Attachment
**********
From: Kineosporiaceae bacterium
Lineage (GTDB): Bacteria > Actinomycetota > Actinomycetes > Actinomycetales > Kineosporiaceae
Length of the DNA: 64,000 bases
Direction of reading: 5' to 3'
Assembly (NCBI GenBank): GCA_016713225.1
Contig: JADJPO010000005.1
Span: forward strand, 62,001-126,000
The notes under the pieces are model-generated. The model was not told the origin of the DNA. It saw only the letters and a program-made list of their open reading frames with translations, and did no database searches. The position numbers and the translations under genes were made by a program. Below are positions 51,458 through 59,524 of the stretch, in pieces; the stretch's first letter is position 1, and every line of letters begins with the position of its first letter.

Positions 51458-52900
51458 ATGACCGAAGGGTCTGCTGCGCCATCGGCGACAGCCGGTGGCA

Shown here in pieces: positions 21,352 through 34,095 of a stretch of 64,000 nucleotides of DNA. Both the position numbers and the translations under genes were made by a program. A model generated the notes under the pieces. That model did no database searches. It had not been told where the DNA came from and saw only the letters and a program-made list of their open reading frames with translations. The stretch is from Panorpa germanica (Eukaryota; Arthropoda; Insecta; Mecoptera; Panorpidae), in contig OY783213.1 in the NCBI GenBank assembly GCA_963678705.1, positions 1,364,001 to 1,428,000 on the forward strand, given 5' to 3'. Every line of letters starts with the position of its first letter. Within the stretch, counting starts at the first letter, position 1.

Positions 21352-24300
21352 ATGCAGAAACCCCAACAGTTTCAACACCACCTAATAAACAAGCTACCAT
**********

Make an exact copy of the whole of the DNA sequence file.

From: Kineosporiaceae bacterium
Lineage (GTDB): Bacteria > Actinomycetota > Actinomycetes > Actinomycetales > Kineosporiaceae
Length of the DNA: 64,000 bases
Direction of reading: 5' to 3'
Assembly (NCBI GenBank): GCA_016713225.1
Contig: JADJPO010000005.1
Span: forward strand, 62,001-126,000
The notes under the pieces are model-generated. The model was not told the origin of the DNA. It saw only the letters and a program-made list of their open reading frames with translations, and did no database searches. The position numbers and the translations under genes were made by a program. Below are positions 51,458 through 59,524 of the stretch, in pieces; the stretch's first letter is position 1, and every line of letters begins with the position of its first letter.

Positions 51458-52900
51458 ATGACCGAAGGGTCTGCTGCGCCATCGGCGACAGCCGGTGGCA

Shown here in pieces: positions 21,352 through 34,095 of a stretch of 64,000 nucleotides of DNA. Both the position numbers and the translations under genes were made by a program. A model generated the notes under the pieces. That model did no database searches. It had not been told where the DNA came from and saw only the letters and a program-made list of their open reading frames with translations. The stretch is from Panorpa germanica (Eukaryota; Arthropoda; Insecta; Mecoptera; Panorpidae), in contig OY783213.1 in the NCBI GenBank assembly GCA_963678705.1, positions 1,364,001 to 1,428,000 on the forward strand, given 5' to 3'. Every line of letters starts with the position of its first letter. Within the stretch, counting starts at the first letter, position 1.

Positions 21352-24300
21352 ATGCAGAAACCCCAACAGTTTCAACACCACCTAATAAACAAGCTACCAT